Molecular ecology studies of species radiations: current research gaps, opportunities and challenges.

Details

Serval ID
serval:BIB_795ED44FB832
Type
Article: article from journal or magazin.
Publication sub-type
Review (review): journal as complete as possible of one specific subject, written based on exhaustive analyses from published work.
Collection
Publications
Title
Molecular ecology studies of species radiations: current research gaps, opportunities and challenges.
Journal
Molecular ecology
Author(s)
de la Harpe M., Paris M., Karger D.N., Rolland J., Kessler M., Salamin N., Lexer C.
ISSN
1365-294X (Electronic)
ISSN-L
0962-1083
Publication state
Published
Issued date
05/2017
Peer-reviewed
Oui
Volume
26
Number
10
Pages
2608-2622
Language
english
Notes
Publication types: Journal Article ; Review
Publication Status: ppublish
Abstract
Understanding the drivers and limits of species radiations is a crucial goal of evolutionary genetics and molecular ecology, yet research on this topic has been hampered by the notorious difficulty of connecting micro- and macroevolutionary approaches to studying the drivers of diversification. To chart the current research gaps, opportunities and challenges of molecular ecology approaches to studying radiations, we examine the literature in the journal Molecular Ecology and revisit recent high-profile examples of evolutionary genomic research on radiations. We find that available studies of radiations are highly unevenly distributed among taxa, with many ecologically important and species-rich organismal groups remaining severely understudied, including arthropods, plants and fungi. Most studies employed molecular methods suitable over either short or long evolutionary time scales, such as microsatellites or restriction site-associated DNA sequencing (RAD-seq) in the former case and conventional amplicon sequencing of organellar DNA in the latter. The potential of molecular ecology studies to address and resolve patterns and processes around the species level in radiating groups of taxa is currently limited primarily by sample size and a dearth of information on radiating nuclear genomes as opposed to organellar ones. Based on our literature survey and personal experience, we suggest possible ways forward in the coming years. We touch on the potential and current limitations of whole-genome sequencing (WGS) in studies of radiations. We suggest that WGS and targeted ('capture') resequencing emerge as the methods of choice for scaling up the sampling of populations, species and genomes, including currently understudied organismal groups and the genes or regulatory elements expected to matter most to species radiations.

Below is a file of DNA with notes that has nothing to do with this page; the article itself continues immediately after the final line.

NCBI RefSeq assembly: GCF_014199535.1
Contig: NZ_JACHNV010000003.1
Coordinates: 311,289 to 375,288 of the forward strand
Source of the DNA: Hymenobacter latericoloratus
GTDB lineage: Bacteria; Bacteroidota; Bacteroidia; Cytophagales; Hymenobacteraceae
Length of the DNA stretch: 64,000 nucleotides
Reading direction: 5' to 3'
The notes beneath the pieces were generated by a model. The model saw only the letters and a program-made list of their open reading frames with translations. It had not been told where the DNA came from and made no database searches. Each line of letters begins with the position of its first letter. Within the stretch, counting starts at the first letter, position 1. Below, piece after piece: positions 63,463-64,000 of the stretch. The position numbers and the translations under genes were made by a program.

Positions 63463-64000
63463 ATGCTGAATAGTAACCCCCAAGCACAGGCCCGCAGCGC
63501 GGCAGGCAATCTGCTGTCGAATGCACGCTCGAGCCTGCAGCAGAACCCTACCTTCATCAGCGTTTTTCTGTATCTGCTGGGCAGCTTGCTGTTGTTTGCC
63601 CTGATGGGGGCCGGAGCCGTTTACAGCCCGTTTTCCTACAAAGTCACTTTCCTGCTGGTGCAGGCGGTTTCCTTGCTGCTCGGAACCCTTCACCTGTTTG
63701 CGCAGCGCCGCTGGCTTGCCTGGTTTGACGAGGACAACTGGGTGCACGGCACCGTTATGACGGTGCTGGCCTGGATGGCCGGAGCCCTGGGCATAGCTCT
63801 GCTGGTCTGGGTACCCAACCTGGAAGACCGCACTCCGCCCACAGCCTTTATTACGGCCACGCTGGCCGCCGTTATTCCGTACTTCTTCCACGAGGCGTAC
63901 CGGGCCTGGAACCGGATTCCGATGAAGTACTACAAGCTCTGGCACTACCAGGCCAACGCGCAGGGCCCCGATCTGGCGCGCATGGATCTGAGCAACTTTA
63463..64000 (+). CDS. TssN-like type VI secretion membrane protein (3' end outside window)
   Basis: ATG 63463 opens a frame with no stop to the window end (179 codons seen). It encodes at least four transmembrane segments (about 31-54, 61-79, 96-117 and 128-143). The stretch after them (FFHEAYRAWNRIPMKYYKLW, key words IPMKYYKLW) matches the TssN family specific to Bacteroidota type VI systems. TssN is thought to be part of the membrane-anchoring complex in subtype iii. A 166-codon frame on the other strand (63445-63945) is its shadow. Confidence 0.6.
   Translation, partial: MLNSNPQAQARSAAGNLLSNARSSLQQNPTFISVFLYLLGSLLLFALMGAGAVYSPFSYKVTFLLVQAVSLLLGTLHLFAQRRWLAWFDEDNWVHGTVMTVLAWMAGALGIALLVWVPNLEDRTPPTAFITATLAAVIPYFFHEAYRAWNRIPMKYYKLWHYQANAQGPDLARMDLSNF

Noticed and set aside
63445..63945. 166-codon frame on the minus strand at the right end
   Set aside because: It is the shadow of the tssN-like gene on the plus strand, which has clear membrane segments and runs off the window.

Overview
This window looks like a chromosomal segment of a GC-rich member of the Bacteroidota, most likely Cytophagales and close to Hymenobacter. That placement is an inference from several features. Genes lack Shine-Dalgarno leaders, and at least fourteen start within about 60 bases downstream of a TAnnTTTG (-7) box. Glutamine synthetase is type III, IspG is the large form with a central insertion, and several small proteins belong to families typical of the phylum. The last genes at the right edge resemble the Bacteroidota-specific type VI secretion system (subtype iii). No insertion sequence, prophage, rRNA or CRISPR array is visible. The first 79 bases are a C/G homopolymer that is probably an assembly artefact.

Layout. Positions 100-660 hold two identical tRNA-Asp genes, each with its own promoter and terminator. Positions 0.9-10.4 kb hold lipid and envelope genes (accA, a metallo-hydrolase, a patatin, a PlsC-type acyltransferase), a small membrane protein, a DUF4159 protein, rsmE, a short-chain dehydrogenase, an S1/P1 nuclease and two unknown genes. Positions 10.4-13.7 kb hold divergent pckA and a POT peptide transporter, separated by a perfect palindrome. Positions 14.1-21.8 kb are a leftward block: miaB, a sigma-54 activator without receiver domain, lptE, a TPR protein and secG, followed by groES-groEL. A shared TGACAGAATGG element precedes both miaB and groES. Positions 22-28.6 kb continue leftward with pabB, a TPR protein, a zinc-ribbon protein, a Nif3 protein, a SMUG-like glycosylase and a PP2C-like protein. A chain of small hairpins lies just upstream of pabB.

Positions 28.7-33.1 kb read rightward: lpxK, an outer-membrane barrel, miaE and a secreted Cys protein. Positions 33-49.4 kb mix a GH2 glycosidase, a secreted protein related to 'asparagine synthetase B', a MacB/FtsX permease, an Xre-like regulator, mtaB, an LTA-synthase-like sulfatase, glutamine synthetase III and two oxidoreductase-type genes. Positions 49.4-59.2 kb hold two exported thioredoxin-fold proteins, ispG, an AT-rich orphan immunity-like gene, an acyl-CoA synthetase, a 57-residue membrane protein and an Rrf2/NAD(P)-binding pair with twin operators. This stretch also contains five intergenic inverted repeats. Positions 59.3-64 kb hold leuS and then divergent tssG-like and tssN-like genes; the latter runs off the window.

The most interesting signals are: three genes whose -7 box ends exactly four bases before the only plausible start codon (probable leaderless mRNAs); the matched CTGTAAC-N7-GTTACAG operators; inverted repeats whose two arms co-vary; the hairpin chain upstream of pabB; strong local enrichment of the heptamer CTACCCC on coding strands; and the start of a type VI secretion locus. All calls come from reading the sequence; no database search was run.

Keywords
Biological Evolution, Ecology/trends, Genomics, Phylogeny, Sequence Analysis, DNA, diversification, genotyping by sequencing, radiation, speciation, target capture, whole-genome sequencing
Pubmed
Web of science
Open Access
Yes
Create date
28/03/2017 18:18
Last modification date
08/05/2019 20:42
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